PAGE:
In this issue, we offer a variety of topics and approaches to understanding this important area of honor-shame. In “An Honor-Bearing Gospel for Shame-Fueled Crises,” Werner Mischke asks what the gospel implies for the current global refugee crisis, issues of terrorism, and the poison of racism. His answer? Shame is at the center of such persistent global crises, and Ephesians 2 provides a gospel of hostility-killing peace and shame-covering honor, which can be resources to heal these enduring problems.

Yi-Sang Patrick Chan provides us with a view of Romans 8 through distinctly non-traditional lenses. “Romans 8 and the Conception of Chinese Shame and Guilt” calls for a different view than the traditional Anglo-European approach with which most of us are familiar.

Travis Myers, in his article “Figuring the Disfigured in Zhuangzi and the Gospel of Mark: A Comparative Analysis,” provides a wonderful example of comparative theology, using stories from the Chinese classics of Zhuangzi and three stories from the Gospel of Mark. In this comparative work, he engages issues of disfigurement (and the accompanying stigma, shame, and need for honor) which raise important questions for Christian communities in every context, especially how to view and treat those on whom society has stigmatized and shamed.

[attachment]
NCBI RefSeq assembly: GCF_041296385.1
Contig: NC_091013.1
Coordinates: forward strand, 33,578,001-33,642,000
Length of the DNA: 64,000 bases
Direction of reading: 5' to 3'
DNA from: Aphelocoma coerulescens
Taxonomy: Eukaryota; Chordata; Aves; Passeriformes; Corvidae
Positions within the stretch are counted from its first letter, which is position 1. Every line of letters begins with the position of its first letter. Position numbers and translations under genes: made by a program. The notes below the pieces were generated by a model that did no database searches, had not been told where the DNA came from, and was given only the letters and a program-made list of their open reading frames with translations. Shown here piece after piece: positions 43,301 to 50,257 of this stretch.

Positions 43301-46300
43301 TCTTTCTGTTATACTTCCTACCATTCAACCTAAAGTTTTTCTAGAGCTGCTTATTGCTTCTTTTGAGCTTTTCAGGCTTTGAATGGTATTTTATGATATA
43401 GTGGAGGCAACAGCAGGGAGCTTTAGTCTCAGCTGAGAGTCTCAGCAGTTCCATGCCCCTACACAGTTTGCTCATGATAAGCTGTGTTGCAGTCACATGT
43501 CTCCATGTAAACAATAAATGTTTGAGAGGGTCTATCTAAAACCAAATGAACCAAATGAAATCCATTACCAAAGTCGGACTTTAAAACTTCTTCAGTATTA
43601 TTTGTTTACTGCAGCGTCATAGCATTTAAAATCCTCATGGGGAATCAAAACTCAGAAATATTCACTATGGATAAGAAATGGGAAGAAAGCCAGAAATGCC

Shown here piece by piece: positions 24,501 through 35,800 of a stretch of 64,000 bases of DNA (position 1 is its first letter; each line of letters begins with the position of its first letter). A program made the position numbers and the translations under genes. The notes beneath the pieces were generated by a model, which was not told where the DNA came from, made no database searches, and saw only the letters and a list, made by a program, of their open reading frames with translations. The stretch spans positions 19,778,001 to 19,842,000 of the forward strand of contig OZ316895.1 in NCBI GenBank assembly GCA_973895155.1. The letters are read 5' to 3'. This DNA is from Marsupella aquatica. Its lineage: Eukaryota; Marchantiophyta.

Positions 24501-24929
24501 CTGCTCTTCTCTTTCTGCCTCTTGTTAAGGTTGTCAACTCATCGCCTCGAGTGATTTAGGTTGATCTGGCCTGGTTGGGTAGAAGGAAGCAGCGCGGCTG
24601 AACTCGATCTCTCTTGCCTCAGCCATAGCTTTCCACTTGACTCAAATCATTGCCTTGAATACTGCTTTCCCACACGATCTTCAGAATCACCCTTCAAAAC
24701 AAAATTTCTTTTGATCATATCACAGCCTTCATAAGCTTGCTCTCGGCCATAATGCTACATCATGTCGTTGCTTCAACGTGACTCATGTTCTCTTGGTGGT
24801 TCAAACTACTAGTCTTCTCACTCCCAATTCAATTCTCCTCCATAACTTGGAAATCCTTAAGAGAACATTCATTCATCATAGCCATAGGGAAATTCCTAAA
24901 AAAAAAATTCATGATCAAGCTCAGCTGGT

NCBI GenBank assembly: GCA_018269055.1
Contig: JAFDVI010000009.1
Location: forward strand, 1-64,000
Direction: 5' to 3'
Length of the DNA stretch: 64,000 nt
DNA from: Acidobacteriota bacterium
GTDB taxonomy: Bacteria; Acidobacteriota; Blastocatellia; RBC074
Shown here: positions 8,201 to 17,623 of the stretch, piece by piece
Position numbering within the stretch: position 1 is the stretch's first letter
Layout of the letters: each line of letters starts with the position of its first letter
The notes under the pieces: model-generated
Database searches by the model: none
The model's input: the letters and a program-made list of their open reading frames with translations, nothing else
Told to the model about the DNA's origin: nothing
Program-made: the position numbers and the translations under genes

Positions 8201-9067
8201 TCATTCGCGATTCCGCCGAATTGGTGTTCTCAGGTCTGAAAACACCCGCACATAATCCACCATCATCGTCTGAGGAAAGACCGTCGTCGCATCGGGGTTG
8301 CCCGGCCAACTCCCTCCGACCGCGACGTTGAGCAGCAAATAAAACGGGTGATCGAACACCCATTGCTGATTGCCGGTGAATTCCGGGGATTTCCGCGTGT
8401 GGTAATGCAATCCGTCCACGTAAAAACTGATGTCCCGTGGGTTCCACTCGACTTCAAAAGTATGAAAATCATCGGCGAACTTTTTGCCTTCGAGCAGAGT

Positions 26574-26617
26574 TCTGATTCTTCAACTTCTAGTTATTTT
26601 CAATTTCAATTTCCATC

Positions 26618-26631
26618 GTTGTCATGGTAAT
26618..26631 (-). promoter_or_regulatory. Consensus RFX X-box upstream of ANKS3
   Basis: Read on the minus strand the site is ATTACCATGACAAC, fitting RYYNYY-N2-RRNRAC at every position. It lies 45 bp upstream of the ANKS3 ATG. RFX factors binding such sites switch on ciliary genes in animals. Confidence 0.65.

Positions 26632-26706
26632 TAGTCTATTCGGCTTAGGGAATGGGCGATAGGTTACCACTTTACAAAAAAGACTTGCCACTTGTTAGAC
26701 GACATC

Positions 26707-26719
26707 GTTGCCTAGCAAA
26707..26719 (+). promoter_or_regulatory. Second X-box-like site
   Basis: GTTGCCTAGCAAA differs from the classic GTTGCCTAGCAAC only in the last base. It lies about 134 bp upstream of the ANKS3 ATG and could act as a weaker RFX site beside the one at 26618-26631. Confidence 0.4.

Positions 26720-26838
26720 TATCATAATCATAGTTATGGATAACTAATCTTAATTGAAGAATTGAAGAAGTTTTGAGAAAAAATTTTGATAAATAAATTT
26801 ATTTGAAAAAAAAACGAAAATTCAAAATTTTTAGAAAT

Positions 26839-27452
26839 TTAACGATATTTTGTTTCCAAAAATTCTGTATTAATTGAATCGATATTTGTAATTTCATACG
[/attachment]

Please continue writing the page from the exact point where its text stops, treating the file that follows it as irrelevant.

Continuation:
Drawing upon his extensive missionary experience, Alan Howell offers a reading of Paul in the book of Philemon, utilizing a Mozambican rhetorical perspective. His article “‘Old Man’ as Cipher: Humor and Honor-Shame Rhetoric for Reading Philemon in Mozambique” provides a fresh cultural reading of that brief New Testament document.

Once a paragon of church growth and global admiration, the Protestant Church in Korea now struggles with significant membership decline and huge public relations problems. Shin-Ho Choi and Mike Rynkiewich, in “Face and the Loss of Reputation in the Korean Protestant Church,” paint a picture of institutional face-loss as a salient factor in the current challenges Korean Christianity faces.

Jackson Wu’s “From One Honor-Shame Culture to Another: A Proposal for Training Chinese Missionaries to Serve in Muslim Contexts” does the missiological community a favor by directing our attention to one of the “new sending nations,” China. He analyzes two very different cultures that both adhere to decidedly non-Western views of honor and shame. In his analysis, Wu proposes a framework for seeking context-specific strategies and training methodologies.

Anthony J. Gryskiewicz’s “Honor and Shame in Ruth” brings helpful insights from this ancient Mediterranean story to the modern, Western reader, especially in terms of face concerns and facework.